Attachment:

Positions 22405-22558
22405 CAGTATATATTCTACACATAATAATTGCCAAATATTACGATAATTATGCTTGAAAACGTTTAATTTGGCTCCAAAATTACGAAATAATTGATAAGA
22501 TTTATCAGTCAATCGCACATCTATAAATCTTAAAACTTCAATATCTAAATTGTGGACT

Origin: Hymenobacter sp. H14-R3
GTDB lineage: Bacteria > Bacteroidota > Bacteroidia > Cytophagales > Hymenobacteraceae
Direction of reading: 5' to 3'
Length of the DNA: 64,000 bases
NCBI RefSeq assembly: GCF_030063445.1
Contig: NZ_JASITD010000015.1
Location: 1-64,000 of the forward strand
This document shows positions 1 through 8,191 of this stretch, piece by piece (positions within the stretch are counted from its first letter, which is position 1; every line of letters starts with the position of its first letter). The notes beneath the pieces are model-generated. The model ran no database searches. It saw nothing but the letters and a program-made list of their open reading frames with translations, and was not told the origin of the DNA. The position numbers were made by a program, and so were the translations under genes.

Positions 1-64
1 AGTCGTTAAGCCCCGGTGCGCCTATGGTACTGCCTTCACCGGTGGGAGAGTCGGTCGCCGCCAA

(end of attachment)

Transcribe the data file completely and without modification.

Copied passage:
Positions 22405-22558
22405 CAGTATATATTCTACACATAATAATTGCCAAATATTACGATAATTATGCTTGAAAACGTTTAATTTGGCTCCAAAATTACGAAATAATTGATAAGA
22501 TTTATCAGTCAATCGCACATCTATAAATCTTAAAACTTCAATATCTAAATTGTGGACT

Origin: Hymenobacter sp. H14-R3
GTDB lineage: Bacteria > Bacteroidota > Bacteroidia > Cytophagales > Hymenobacteraceae
Direction of reading: 5' to 3'
Length of the DNA: 64,000 bases
NCBI RefSeq assembly: GCF_030063445.1
Contig: NZ_JASITD010000015.1
Location: 1-64,000 of the forward strand
This document shows positions 1 through 8,191 of this stretch, piece by piece (positions within the stretch are counted from its first letter, which is position 1; every line of letters starts with the position of its first letter). The notes beneath the pieces are model-generated. The model ran no database searches. It saw nothing but the letters and a program-made list of their open reading frames with translations, and was not told the origin of the DNA. The position numbers were made by a program, and so were the translations under genes.

Positions 1-64
1 AGTCGTTAAGCCCCGGTGCGCCTATGGTACTGCCTTCACCGGTGGGAGAGTCGGTCGCCGCCAA